In a preferred embodiment of the invention, the sulfite used is aluminum sulfite and treatment conditions comprise contact of the fabric with a boiling solution containing from about 10 to 20% by weight of the aluminum sulfite for a time of from 5 to 15 minutes.
In the most preferred embodiment the treatment solution contains a soluble alkali or alkaline earth metal carbonate in an amount of from about 1% to about 50% by weight, preferably from about 5% to about 20% by weight based on the amount of sulfite in the solution. Sodium carbonate is presently most preferred.
Typical sulfites suitable for purposes of the present invention include sodium sulfite, lithium sulfite, potassium sulfite, aluminum sulfite, barium sulfite, calcium sulfite, magnesium sulfite, manganese sulfite, strontium sulfite and zinc sulfite. Other sulfites will be apparent to those skilled in the art. Of the above, aluminum sulfite is greatly preferred as the results achieved using this material are substantially superior to the use of other sulfites. In this respect, using aluminum sulfite, under preferred processing conditions, area shrinkage may be maintained below 2.0%.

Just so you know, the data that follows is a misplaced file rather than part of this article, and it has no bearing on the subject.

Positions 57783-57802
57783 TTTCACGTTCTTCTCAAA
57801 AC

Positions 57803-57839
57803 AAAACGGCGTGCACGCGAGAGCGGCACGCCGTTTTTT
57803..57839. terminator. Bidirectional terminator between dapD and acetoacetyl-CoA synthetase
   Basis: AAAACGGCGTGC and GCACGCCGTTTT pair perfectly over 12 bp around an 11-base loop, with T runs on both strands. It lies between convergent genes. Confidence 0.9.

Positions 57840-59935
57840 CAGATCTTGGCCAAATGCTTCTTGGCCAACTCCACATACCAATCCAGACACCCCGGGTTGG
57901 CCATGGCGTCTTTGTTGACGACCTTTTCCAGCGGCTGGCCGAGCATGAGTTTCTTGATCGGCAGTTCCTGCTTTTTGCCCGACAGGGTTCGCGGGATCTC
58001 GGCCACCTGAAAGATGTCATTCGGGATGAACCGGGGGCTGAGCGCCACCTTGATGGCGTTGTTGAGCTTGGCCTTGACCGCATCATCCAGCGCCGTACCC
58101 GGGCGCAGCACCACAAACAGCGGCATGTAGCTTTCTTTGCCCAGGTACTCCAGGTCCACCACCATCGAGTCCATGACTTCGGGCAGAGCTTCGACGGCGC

The process of the invention is relatively simple and comprises contacting a fabric with a hot, aqueous sulfite solution having a relatively high concentration of sulfite for a prolonged period of time. Solution concentration in sulfite, solution temperature and contact time are all inter-related variables and altering one will in most cases influence the others. Thus, for example, if contact time is excessively long such as for a period of 1 hour, then sulfite concentration may be maintained relatively low such as 5% by weight. Alternatively, if the solution is highly concentrated in sulfite such as having a sulfite compound concentration between about 20 and 25% by weight, then contact time may be shortened such as to between about 5 and 10 minutes or alternatively, solution temperature may be somewhat reduced. In general, the goal of the invention is to regulate conditions so that total area shrinkage is no more than 4.0%.